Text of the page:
Meenakshi Shedde Column: Best films of the year

Updated: 27 December, 2015 16:29 IST | Meenakshi Shedde |

At year's end, looking back on the films of the year, it has been an embarras de richesses.

Meenakshi SheddeAt year's end, looking back on the films of the year, it has been an embarras de richesses. Here's recalling some of my favourite Indian films of 2015:

MASAAN by Neeraj Ghaywan: Remarkable, memorable debut feature that won two prizes at the Cannes film festival, of the younger generation escaping small-town suffocation in Varanasi. Superb screenplay, performances, cinematography, lyrics, and music by Indian Ocean.

COURT by Chaitanya Tamhane (Marathi, Hindi, English): Another remarkable debut feature that won two prizes at the Venice film festival. A powerful attack on the judiciary, as a folk singer is tried in court on fake charges of abetting the “suicide” of a sewer cleaner.

DUM LAGA KE HAISHA by Sharat Katariya: delicious film on a useless chap who marries an overweight teacher. The small town atmosphere, slow-burn chemistry between the leads, and lyrics by Varun Grover were fab. Bravo also to producer Yash Raj Films.

Thithi won two awards at Locarno film festival
Thithi won two awards at Locarno film festival

KILLA by Avinash Arun (The Fort, Marathi): An evocative coming of age story of a young boy whose mother is transferred to small town Konkan. This debut feature won two prizes at the Berlin film festival. Hats off to producer Jar Pictures' Alan McAlex & Co.

OTTAAL by Jayaraj (The Trap, Malayalam): A haunting, lyrical film on a grandfather who does on his grandson, but is forced to sell him as child labour. MJ Radhakrishnan's exquisite cinematography and performances ensured it won prizes at the Kerala and Mumbai film fests.

PIKU by Shoojit Sircar: It frankly admitted the devotion of daughters to ageing fathers, and the selfishness of parents, in a way Bollywood never dared. Juhi Chaturvedi's screenplay is remarkable, and Irrfan-Deepika's tentative romance a highlight.

THITHI by Raam Reddy (Kannada): This superb debut feature won two prizes at the Locarno film festival. A sharply observed story of four generations of a farmer's family and how three of them respond to the death of the eldest. Good script, remarkable performances by non-actors.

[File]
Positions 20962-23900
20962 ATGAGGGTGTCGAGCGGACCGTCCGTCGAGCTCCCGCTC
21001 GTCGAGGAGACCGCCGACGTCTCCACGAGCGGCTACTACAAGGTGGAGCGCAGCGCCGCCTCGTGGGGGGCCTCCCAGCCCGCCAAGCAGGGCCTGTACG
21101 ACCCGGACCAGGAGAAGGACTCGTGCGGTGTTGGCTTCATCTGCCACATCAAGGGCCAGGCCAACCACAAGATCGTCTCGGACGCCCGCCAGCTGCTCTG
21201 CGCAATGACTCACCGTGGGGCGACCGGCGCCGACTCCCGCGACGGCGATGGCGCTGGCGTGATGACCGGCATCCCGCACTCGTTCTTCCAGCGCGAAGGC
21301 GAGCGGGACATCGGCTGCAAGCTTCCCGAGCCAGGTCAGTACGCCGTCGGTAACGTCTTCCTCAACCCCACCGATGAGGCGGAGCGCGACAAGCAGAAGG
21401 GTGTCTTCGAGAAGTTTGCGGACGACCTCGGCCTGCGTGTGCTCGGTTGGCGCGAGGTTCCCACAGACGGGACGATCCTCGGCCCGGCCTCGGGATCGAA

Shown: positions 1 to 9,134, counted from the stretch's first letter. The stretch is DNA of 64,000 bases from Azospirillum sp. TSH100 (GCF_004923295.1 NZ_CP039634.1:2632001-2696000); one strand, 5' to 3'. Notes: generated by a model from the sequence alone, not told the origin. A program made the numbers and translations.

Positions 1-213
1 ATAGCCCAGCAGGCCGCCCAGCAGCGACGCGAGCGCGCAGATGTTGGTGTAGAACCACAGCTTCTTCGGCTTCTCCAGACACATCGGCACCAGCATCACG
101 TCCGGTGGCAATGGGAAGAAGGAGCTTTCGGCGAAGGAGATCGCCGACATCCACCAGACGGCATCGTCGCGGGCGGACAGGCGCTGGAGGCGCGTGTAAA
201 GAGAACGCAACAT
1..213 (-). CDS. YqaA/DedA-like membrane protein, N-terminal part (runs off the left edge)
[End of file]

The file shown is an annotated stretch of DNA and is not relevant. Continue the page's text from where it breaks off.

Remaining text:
NH10 by Navdeep Singh: a powerful, brutal film on a Delhi couple who get caught up in an honour killing. A good script, a feminist film; but it speaks of how a woman must become a killer in order to survive amidst killers. Anushka Sharma was strong, and also co-produced.

TITLI by Kanu Behl: a compelling, brutally cynical film on car-jacking brothers, in which the bullied Titli turns oppressor, that was at Cannes. Shashank Arora and Ranvir Shorey are excellent. Dibakar Bannerjee's DBP and Yash Raj coproduced—glory be!

ISLAND CITY by Ruchika Oberoi: Superb debut feature that was at the Venice film festival. It weaves together three stories that offer a portrait of Mumbai as a stifling metropolis in which to live and work.

TALVAR by Meghna Gulzar: A controversial film on the Noida double murder case involving Aarushi Talwar's parents, it boasts strong performances by Irrfan Khan, Konkona Sen Sharma and Neeraj Kabi. A petition to reopen the case followed the release of the film.

CHAUTHI KOOT (The Fourth Direction, Punjabi) by Gurvinder Singh: This film, which was at Cannes, recreates the paranoia gripping Punjabis trapped between militants and government forces, in the 1980s. But it does this elliptically. Satya Rai Nagpaul's cinematography is a strong suit.

BAJIRAO MASTANI by Sanjay Leela Bhansali: An opulent version of history: the married Hindu Peshwa Bajirao I takes Mastani, a Muslim woman warrior, as his second wife. Remarkable mise-en-scene. Hats off to Bhansali for celebrating a Hindu-Muslim relationship in a right-wing vitiated era; and equally for bringing classical Hindustani music (he's the music composer), classical dance (Birju Maharaj) and great art (including Raja Ravi Varma's Damayanti and the Swan) in an expensive, mainstream Bollywood film: he doesn't have to, but chooses to. Bravo!

Meenakshi Shedde is South Asia Consultant to the Berlin Film Festival, award-winning critic, curator to festivals worldwide and journalist. Reach her at

First Published: 27 December, 2015 13:30 IST

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